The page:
My guest post today is from Matthew Bahr, a healthcare finance specialist.
I’ve posted about surprise medical bills before. Sadly, they are becoming more common as healthcare costs continue to rise and provider networks shrink.
Consumer Reports estimates about one third of patients with health insurance receive these unexpectedly high medical bills.
Thank you, Matthew, for sharing your tips and expertise with my readers! FN
Although we know healthcare costs a lot of money, it still stings when we see that bill.
You might think because you’re insured, your insurance will cover most or many of the costs. But then you get the bill and realize you owe much more than you were expecting.
I’ve learned over the years that patients do much better if they know what to expect before they get the actual bill. However, depending on who provides your care and where you live, you may not have access to this type of information.
Trying to find out the costs of procedures before they occur is tough. Most hospitals and clinics simply don’t practice price transparency.
So instead of telling you everything you should be doing to prevent a big bill, I’m going to tell you three things you should NOT be doing.
1. Don’t go to an out-of-network provider
There is a special term in the medical billing world: balance billing.
Balance billing is defined as the practice of billing a patient for the difference between what the provider charges and what the patient’s health insurance reimburses.
I’ll explain by using a scenario where balance billing could occur. I prefer to use realistic examples because it makes these confusing terms easier to understand.
Let’s say you are in your 40s and are playing outside with your kids. A whiffle ball game begins and as you are rounding first base, you hear something pop in your knee and down you go. You end up in the ER with a torn ligament in your knee and need surgery.
You are referred to an orthopedic surgeon for the ligament repair, but when you receive your bill for the consult, you notice it seems a lot higher than you expected. After some investigating, you learn the surgeon you saw was out of network—not under contract—with your insurance.
You were balance billed.
Balance billing works like this: Using the example above, let’s say the surgeon charged you $300 for the office visit. Your insurance company pays $100 of that $300 charge. The surgeon then balance bills you the remaining $200, which is now your responsibility to pay.
If the orthopedic surgeon had been in-network (contracted), you would NOT be balance billed. Using the same example above, the surgeon still charges $300, the insurance reimburses the contracted rate of $100, and the remaining $200 is now a contractual adjustment. You are not responsible for that $200.
Most insurance companies offer some out-of-network benefits with higher co-pays, co-insurance and out-of-pocket limits. But even with out-of-network benefits, you may still be balance billed.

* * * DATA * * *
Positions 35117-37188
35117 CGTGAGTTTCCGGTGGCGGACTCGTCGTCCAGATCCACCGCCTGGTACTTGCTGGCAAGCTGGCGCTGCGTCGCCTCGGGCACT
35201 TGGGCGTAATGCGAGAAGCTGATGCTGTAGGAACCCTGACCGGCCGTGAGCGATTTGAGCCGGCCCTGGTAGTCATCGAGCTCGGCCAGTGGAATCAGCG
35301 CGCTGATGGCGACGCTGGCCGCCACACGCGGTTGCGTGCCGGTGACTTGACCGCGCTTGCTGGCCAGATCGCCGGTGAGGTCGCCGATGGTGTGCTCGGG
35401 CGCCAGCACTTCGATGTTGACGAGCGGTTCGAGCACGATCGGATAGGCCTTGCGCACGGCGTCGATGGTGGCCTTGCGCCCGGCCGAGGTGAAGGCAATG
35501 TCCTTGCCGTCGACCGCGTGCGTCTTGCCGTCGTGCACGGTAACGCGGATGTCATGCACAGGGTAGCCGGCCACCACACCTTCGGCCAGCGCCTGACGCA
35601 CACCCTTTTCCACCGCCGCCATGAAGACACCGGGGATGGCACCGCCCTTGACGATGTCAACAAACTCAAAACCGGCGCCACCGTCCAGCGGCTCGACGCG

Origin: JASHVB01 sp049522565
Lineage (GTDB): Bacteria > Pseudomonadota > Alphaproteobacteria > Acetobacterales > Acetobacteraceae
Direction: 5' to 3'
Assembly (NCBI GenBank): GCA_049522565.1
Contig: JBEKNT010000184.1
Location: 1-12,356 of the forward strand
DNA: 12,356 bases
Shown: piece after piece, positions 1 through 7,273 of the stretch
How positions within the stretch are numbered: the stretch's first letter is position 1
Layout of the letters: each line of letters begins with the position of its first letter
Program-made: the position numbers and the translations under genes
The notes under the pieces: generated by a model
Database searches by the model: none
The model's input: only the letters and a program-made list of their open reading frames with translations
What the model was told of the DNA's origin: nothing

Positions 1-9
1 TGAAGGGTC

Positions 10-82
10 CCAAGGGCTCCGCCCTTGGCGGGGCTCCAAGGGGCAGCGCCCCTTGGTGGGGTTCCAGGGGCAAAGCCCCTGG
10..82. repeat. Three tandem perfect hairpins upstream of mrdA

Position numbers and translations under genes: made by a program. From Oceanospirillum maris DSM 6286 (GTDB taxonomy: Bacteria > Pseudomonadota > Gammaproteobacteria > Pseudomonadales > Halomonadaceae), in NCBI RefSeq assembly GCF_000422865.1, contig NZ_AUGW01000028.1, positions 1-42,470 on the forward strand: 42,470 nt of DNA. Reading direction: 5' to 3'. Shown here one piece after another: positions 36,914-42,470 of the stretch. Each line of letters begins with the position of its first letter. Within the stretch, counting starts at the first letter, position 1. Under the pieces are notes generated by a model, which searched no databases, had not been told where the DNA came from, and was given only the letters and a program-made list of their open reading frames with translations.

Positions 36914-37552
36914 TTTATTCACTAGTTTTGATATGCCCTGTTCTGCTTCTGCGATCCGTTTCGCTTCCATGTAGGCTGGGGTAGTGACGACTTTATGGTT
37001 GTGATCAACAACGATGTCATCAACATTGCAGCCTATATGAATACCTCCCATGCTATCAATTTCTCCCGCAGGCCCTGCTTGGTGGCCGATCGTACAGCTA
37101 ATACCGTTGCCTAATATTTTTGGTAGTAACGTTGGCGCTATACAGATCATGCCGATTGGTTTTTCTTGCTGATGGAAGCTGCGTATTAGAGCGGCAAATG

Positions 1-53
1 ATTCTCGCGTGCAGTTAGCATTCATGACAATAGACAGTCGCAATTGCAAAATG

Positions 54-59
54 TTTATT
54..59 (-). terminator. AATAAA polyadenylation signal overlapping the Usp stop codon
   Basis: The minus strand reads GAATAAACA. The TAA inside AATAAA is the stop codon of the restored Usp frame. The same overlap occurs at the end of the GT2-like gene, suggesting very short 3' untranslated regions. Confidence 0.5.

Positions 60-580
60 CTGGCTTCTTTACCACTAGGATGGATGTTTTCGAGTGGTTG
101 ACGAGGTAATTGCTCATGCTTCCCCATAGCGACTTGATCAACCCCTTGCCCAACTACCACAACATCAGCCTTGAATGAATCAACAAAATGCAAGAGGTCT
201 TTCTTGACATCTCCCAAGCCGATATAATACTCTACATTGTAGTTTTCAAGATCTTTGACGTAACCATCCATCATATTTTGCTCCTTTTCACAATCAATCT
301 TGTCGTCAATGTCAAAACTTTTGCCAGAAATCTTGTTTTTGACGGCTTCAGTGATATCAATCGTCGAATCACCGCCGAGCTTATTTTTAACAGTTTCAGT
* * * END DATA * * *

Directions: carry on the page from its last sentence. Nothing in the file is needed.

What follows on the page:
If you have no out-of-network benefits, your insurance company may pay nothing.
Know your provider network. Know your insurance benefits. Read the fine print!
2. Don’t have services that are not preauthorized
Just because your insurance gets billed for a service, even from an in-network provider, that doesn’t mean they will pay for it. The treatment or procedure may be a non-covered benefit, or it may require a preauthorization.
For non-covered benefits, your provider should tell you whether or not your insurance will pay for it. But not all providers are the same. Some may come back and say it was your responsibility to know that information.
A quick example is genetic testing. More doctors are ordering genetic testing, but it’s not always covered by insurance companies. A good rule of thumb for patients is to always question any new, experimental, and/or expensive treatment. Find out before you have the services done whether or not your insurance will cover it.
Regarding preauthorizations, they are basically your insurance company giving its blessing for you to have the procedure. Most surgeries, especially those where you’ll be staying overnight in the hospital, will require preauthorization from your insurance company. Imaging studies, such as MRIs, CT scans, and PET scans also commonly require preauthorization.
What happens sometimes is that a patient is scheduled for a surgery or procedure before the insurance company has a chance to authorize it. In these scenarios, the patient will often be asked to sign a waiver that basically says that the patient—you—has agreed to accept any and all financial responsibility.
Using another real-world example, you see an orthopedic surgeon on Monday afternoon and they tell you that you need a hip replacement. You’re in a lot of pain, but due to another patient cancelling, they have an opening on Tuesday morning and are able to squeeze you in. Awesome.
When you arrive the next morning for the procedure, the check-in desk tells you “Oh, by the way, your insurance hasn’t approved the procedure yet. But if you sign this form, we can still proceed.”
If for some reason your insurance company denies the authorization, those charges will be your responsibility. That could be a lot of money.
Preauthorizations can be waived for emergency services. Otherwise, always ask these questions BEFORE having the services done (or even scheduled):
Does this require preauthorization?
Who is responsible for obtaining authorization? The doctor? A nurse or billing specialist?
How long will it take to obtain authorization?
Who will notify me when the service is authorized?
When in doubt, contact your insurance company yourself to double check.
When authorization has been obtained, ask for a copy for your records.
To read more, please visit: http://frugalnurse.com/2017/05/3-tips-prevent-surprise-medic...